Between hosting four hours of television every weekday and being a father of two children, Craig Melvin has to make sure to maximize the time he has to work out during his hectic day.
"Thx for the spread @menshealthmag," Craig wrote on Instagram Wednesday. "Full disclosure though...we did this before the pandemic. Gluttony and child chasing are my new work outs. Going to use this piece to motivate myself to get back after it."
Craig said that before the pandemic he got out of bed at 3:45 a.m. in order to get to Manhattan for work at 5:15 a.m. during the week. After he's done hosting MSNBC Live at noon, he makes sure to summon the energy for a workout that keeps him at a solid 210 pounds.
"I have to stay reasonably fit,” he told Men's Health.
His workout routine became solidified at his first reporting job at a station in South Carolina after he admittedly dipped into the fries and beer a little too much in college and gained weight. Some work with a personal trainer got him back on track.
He shared the workout with Men's Health that helps keep him sharp, whether he does it at NBC's offices in New York City or at his home gym in suburban Connecticut.
After a warmup featuring stretches and some light abdominal exercises, he does three sets of walking lunges with 30 seconds of rest in between. Next up are three sets on the leg press, finished by a superset of biceps curls and triceps pressdowns.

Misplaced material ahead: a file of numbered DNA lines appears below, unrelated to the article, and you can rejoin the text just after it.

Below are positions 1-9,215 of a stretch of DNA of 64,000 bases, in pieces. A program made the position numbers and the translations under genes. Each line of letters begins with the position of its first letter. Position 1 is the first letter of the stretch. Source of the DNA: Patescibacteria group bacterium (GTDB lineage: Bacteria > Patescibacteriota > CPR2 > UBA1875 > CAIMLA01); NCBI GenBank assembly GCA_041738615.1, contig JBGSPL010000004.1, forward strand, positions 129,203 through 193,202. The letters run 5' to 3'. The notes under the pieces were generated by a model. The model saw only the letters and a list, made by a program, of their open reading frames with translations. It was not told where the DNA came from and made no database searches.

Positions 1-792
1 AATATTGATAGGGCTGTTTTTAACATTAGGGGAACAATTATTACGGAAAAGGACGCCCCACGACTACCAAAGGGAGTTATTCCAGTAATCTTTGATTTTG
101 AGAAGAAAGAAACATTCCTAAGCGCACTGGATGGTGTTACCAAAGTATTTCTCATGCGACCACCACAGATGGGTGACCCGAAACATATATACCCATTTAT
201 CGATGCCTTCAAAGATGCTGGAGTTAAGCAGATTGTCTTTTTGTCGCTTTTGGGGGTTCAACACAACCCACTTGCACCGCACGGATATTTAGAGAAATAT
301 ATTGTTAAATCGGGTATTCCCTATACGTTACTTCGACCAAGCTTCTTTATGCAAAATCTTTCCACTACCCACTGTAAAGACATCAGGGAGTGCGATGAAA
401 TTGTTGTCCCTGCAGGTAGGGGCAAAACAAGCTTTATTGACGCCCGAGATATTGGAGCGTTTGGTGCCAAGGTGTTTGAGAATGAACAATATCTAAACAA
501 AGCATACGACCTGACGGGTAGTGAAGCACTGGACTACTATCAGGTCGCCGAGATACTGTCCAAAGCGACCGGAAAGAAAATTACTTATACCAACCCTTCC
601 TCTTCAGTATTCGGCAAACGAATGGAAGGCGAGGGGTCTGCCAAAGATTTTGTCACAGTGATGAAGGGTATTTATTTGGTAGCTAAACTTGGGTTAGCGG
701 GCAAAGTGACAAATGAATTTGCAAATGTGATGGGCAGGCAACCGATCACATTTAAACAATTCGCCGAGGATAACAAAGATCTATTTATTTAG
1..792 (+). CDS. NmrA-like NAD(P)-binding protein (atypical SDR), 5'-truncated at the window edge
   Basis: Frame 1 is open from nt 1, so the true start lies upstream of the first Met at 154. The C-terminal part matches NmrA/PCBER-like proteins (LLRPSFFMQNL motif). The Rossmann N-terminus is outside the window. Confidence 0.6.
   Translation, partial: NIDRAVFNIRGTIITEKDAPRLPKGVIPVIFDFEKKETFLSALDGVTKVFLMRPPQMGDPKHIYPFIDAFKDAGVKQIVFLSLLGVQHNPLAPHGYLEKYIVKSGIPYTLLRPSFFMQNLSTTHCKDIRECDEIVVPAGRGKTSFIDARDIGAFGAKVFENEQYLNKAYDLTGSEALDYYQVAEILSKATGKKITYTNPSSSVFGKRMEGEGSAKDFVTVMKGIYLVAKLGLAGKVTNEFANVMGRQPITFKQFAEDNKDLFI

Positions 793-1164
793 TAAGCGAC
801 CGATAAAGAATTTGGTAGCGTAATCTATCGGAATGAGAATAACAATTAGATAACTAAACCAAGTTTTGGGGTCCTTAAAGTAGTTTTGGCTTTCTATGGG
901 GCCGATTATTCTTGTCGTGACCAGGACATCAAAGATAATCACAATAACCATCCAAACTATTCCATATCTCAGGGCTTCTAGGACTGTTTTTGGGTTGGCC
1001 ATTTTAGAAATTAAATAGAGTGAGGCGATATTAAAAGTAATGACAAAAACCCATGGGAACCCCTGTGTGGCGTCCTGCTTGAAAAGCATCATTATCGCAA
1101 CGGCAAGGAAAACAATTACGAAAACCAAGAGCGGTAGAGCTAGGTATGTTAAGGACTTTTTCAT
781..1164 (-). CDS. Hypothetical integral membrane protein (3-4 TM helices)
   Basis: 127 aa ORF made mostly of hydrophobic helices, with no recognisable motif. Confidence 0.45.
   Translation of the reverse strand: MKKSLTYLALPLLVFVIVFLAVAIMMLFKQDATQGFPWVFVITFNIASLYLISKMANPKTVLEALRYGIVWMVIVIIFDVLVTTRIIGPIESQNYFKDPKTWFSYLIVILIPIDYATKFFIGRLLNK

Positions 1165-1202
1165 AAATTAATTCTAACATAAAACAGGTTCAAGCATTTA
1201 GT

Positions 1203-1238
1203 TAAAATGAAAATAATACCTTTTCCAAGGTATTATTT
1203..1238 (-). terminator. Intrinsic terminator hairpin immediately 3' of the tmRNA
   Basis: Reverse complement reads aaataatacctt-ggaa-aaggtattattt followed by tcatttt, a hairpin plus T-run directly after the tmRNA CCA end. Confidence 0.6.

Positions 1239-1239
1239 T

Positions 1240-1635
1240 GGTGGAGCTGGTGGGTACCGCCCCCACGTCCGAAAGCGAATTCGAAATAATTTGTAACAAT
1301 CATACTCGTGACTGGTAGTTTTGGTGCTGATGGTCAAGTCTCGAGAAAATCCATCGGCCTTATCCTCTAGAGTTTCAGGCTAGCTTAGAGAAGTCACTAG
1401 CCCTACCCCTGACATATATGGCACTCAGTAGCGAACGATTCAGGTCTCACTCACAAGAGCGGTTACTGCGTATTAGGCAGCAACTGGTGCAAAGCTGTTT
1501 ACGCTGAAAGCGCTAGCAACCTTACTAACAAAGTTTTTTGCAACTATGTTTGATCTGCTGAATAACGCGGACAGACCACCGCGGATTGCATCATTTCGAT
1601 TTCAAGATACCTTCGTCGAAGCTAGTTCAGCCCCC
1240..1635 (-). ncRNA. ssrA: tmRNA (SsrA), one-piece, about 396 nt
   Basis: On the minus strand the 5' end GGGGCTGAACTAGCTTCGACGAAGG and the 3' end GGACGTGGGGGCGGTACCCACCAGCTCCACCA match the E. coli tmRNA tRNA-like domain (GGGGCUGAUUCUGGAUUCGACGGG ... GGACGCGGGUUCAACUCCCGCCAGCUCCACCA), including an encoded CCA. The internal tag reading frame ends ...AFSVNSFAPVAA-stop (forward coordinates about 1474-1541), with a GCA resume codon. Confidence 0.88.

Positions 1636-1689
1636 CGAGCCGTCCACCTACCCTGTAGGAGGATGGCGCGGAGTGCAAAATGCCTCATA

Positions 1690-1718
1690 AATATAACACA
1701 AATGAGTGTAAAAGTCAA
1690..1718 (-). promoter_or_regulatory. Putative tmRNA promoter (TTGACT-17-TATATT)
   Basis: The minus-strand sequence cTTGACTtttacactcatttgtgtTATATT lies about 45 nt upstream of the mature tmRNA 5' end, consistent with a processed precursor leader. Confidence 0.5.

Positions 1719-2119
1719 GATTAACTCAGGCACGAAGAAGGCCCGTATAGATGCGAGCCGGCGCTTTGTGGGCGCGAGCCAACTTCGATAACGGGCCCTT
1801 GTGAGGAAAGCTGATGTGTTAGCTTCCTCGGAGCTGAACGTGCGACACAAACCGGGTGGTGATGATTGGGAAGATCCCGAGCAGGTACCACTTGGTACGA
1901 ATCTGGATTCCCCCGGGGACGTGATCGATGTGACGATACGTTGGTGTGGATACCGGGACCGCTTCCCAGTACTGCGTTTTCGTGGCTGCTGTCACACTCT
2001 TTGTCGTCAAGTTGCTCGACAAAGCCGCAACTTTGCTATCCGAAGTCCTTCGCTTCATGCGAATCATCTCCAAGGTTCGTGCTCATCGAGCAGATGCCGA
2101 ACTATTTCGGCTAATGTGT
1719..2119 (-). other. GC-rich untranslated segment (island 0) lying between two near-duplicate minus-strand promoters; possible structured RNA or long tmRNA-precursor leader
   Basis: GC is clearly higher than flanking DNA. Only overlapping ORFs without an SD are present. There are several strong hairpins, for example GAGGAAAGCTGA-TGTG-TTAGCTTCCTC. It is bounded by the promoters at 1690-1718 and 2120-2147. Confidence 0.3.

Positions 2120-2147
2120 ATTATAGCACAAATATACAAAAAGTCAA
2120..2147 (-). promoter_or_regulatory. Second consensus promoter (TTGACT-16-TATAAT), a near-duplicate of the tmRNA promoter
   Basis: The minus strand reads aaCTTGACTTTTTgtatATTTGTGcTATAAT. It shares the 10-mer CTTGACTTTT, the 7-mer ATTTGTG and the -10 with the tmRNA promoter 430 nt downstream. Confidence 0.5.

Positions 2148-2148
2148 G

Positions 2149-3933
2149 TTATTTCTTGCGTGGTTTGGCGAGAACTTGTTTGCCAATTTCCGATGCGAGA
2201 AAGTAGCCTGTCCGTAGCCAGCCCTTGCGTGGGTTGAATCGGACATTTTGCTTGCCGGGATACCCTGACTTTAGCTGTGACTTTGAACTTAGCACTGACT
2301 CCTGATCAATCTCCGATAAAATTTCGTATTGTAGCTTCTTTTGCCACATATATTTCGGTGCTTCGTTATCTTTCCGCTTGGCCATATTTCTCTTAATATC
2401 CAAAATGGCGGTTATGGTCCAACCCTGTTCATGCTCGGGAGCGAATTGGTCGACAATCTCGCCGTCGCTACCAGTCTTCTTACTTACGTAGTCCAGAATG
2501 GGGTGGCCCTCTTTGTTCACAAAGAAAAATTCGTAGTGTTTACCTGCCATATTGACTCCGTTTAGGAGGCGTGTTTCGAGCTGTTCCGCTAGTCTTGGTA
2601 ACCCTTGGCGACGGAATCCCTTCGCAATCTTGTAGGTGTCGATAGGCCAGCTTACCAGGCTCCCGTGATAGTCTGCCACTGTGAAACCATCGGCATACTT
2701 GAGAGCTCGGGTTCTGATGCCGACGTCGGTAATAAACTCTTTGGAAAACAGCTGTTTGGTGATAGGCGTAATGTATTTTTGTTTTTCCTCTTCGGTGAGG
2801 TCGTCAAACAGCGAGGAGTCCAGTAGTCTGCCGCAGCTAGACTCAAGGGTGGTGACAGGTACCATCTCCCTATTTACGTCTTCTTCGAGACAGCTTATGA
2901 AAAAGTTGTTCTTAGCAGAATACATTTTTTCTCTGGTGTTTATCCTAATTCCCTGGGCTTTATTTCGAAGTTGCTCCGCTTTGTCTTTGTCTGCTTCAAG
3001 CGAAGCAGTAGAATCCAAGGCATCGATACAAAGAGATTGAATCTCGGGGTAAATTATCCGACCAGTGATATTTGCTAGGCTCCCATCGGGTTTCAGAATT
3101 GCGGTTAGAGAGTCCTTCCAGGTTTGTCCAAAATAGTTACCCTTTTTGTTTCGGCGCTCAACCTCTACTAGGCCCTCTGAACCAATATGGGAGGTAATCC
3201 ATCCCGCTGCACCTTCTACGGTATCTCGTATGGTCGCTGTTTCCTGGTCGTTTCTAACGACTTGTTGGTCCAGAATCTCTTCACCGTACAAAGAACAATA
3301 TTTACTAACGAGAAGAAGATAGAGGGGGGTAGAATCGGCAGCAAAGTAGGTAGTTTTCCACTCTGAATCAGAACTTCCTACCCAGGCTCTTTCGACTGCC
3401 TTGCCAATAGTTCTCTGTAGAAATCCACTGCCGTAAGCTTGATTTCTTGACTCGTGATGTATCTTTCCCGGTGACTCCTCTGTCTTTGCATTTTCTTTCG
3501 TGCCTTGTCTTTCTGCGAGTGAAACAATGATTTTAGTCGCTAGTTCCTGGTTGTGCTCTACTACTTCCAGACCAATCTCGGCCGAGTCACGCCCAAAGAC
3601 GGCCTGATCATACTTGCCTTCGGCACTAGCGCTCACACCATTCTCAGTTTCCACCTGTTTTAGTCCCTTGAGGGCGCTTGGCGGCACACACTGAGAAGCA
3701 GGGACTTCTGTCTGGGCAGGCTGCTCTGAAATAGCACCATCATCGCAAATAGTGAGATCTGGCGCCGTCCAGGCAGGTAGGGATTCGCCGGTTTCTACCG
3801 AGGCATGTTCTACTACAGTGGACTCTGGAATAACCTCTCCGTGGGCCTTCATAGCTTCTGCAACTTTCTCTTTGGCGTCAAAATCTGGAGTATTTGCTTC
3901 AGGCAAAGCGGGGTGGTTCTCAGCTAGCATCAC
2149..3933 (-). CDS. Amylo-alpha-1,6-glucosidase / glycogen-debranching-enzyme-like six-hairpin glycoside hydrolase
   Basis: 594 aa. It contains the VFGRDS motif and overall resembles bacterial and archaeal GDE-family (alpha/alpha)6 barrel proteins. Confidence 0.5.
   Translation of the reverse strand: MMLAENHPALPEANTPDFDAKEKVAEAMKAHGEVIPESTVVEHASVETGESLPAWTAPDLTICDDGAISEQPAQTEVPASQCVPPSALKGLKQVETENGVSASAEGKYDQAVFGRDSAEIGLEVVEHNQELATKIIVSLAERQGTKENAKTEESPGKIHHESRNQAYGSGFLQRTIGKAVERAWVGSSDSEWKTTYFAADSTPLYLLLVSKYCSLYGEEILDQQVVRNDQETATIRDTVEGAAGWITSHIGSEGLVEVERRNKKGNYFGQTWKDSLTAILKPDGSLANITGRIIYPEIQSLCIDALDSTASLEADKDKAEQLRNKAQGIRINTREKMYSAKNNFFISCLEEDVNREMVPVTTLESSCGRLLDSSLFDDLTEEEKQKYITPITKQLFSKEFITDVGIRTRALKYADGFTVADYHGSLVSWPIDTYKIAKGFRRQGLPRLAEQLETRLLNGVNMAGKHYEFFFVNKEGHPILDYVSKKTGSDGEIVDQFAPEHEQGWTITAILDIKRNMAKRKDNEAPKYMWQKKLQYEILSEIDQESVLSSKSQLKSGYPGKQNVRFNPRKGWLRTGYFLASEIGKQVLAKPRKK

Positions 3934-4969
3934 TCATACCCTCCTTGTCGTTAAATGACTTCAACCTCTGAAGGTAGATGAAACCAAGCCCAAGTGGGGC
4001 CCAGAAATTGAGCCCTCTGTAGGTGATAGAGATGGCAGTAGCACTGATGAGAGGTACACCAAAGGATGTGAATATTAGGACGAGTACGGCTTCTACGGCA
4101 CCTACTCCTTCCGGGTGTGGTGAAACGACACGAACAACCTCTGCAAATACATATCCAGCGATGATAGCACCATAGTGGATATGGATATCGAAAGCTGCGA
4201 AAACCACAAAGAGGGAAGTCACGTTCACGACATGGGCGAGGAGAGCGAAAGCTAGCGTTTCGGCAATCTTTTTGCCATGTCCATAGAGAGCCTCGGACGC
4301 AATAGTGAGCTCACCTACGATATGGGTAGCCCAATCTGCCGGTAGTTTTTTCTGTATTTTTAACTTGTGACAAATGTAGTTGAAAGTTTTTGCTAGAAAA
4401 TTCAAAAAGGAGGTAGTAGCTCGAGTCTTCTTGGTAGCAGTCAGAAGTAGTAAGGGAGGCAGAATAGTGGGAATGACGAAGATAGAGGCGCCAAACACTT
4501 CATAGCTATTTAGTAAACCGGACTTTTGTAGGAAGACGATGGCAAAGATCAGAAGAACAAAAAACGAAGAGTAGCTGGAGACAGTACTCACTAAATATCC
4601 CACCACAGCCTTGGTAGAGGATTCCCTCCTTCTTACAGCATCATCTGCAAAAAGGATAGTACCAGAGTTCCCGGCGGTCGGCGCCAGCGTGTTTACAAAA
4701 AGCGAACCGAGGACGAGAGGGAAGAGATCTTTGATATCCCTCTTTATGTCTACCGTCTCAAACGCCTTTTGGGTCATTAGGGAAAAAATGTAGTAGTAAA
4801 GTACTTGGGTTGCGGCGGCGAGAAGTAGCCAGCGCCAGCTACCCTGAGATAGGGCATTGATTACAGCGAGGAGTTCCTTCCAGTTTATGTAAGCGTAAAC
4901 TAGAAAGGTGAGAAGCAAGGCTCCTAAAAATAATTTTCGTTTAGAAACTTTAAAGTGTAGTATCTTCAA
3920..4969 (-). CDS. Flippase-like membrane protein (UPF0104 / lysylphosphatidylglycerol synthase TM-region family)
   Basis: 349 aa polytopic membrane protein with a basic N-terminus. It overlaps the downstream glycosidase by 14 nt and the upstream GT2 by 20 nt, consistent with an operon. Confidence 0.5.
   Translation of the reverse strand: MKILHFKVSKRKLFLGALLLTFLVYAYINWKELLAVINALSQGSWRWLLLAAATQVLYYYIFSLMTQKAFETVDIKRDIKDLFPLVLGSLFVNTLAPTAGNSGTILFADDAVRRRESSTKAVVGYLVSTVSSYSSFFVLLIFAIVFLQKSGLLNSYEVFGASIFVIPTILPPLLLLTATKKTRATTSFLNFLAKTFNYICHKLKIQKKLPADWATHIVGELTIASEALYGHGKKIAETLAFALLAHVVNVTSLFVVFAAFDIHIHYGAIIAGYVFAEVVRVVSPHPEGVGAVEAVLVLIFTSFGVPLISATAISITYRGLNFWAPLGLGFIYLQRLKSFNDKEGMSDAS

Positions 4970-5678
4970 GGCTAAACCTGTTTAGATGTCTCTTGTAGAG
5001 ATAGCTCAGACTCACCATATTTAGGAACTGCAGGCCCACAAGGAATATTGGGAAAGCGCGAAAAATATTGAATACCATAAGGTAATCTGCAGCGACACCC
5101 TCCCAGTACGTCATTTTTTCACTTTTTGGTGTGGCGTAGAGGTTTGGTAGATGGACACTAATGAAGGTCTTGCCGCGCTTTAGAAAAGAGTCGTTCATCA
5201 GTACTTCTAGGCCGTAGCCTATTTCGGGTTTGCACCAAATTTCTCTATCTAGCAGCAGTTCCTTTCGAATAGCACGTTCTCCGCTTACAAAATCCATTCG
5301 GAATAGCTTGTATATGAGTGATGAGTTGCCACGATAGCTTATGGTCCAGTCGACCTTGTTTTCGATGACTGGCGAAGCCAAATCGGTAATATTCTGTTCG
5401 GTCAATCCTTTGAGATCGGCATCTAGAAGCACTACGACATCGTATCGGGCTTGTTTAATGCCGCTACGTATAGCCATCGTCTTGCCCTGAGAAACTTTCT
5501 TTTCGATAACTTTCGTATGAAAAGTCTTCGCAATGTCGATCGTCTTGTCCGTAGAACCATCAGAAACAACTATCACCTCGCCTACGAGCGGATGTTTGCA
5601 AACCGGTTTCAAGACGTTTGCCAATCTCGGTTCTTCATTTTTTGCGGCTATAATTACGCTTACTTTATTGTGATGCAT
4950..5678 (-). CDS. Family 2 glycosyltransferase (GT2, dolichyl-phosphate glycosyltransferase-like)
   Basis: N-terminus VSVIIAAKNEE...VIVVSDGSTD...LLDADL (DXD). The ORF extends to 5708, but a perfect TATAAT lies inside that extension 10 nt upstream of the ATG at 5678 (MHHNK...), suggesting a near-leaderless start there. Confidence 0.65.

Whether it's playing basketball or baseball with his son or camping with the family in the backyard, Craig has made sure to stay active.
As many people working from home report back and neck aches from their new work situation, Craig has found that less travel and more play with the kids has gotten rid of some of the usual tension in his body.
"If anything, I've probably been a little looser than I used to be," he said on TODAY Wednesday.
"Because you're moving around," Al Roker chimed in.
Craig also shared with TODAY in 2018 that he works on his mental health as much as his physical health when it comes to reducing stress.
"I find that if I can find just five to ten minutes every day of just quiet, I can be alone with my thoughts ... That really helps calm me down. And that calmness leads to happiness," he said.